The Women in Black are a group of Jewish females who courageously protest the Israeli occupation of the West Bank and Gaza. In 1988, the Jerusalem branch of Dai LaKubush, an organization supporting a peaceful solution to the Israeli-Palestinian conflict, gathered on Paris Square. The women, everyone dressed in black, stood silently around the square holding signs in Hebrew and English that said, “Stop the Occupation.” Sadly, some passing drivers yelled sexual insults and profanities at them and passengers in buses spat on them. They were called “whores” and “Arafat lovers.” Occasionally, [rotten] tomatoes, oranges and eggs were thrown at them. . . [After deep discussion [the Women in Black] committed themselves to the practice of nonviolence . . . . They determined to be disciplined and dignified, maintaining their vigils in silence [Ibid., 282].

As Buttry explains:
 

The movement spread throughout the country, . . . [and soon] they were joined by Palestinian women who were Israeli citizens. [Their campaign] spread further as women in other countries began vigils against the Israeli occupation in solidarity with the Women in Black. . . . What began as a few women in one country has spread to over 10,000 women in [numerous] countries, addressing many conflicts besides the Israeli occupation. Through dignity, symbolism and faithful persistence, Women in Black in Israel and around the world have given increased power and clarity to women’s voices against militarism and violence [Ibid., 284-285].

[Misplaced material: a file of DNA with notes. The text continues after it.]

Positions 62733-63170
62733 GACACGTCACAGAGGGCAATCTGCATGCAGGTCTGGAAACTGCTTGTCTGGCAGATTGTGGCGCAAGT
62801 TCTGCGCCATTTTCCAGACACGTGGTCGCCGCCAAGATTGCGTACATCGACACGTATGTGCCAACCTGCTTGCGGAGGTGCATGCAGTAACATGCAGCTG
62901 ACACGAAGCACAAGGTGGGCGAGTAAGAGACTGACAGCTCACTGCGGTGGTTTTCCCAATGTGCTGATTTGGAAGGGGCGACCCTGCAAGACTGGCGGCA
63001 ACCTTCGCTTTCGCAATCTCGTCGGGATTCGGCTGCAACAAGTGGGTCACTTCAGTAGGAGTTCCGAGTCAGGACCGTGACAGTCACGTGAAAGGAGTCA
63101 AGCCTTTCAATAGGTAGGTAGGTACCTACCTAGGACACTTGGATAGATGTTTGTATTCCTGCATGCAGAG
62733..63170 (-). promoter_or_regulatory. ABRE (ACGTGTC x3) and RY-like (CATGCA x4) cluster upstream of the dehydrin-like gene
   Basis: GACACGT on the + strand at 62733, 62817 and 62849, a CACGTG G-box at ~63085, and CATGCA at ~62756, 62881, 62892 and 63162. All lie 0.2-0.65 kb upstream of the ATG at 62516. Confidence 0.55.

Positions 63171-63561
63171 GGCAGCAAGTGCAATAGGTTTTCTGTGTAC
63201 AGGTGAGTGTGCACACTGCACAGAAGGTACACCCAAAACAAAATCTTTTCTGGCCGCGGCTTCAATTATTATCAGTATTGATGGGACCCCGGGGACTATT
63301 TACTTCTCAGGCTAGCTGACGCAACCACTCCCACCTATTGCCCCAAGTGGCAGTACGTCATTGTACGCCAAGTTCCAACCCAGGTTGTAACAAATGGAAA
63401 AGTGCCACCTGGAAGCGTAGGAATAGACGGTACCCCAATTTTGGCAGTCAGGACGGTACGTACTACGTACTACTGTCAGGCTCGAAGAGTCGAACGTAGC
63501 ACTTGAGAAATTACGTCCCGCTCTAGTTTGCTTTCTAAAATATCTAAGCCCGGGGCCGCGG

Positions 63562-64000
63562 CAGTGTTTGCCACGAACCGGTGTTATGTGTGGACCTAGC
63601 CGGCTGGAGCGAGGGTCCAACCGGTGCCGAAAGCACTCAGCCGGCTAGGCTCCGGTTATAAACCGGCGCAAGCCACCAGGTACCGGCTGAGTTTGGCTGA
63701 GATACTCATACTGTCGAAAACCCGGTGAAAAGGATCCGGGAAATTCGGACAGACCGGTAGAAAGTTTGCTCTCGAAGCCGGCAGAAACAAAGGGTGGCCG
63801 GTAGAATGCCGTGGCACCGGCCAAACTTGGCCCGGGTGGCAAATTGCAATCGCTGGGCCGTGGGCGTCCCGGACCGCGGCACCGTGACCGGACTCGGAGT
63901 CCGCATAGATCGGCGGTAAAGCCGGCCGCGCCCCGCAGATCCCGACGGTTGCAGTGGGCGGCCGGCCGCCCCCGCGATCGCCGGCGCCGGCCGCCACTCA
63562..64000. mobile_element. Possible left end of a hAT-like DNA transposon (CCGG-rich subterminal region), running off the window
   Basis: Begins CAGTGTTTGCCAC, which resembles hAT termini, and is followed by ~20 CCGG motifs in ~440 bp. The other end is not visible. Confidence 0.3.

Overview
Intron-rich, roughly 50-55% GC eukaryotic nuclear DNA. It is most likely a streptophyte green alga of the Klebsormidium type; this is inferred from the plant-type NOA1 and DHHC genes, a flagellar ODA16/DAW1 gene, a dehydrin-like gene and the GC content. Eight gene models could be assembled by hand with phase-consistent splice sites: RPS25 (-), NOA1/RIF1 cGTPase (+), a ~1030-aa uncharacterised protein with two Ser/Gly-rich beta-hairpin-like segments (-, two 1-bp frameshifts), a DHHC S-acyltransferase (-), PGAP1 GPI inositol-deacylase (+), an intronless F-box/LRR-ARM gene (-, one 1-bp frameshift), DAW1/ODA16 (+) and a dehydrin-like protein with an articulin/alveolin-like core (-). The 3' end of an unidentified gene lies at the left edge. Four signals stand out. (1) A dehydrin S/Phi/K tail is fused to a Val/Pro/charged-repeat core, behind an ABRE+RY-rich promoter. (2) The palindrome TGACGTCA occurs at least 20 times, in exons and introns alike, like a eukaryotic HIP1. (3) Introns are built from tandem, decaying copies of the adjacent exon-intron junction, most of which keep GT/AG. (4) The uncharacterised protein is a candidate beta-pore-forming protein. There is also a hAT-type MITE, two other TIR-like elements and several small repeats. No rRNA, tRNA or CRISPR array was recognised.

Finally, Arun Gandhi, the grandson of Mohandas Gandhi—“the Mahatma,” or Great One—continues the peacemaking work of his grandfather as he travels throughout the world speaking in churches, mosques, temples, and gurdwaras, on college campuses and in elementary and secondary schools, at large conferences in capital cities or under a tree in tiny Third World villages. A former trustee of the Parliament and personal friend, Arun Gandhi embodies the nobility of his famous name as he carries on the life-affirming work of his grandfather.

The inspiration of these and hundreds of other well-known and unknown superheroes, and the work of thousands of grassroots and global organizations that promote peace, justice, and sustainability for all persons and for the earth—these are helping us to make progress toward achieving our goals. Our work is not done, and while we may grow weary, we will not quit. Even though we will occasionally become discouraged, we will hold on tenaciously to hope, for our cause is righteous and the company of fellow-believers with whom we walk gives us strength.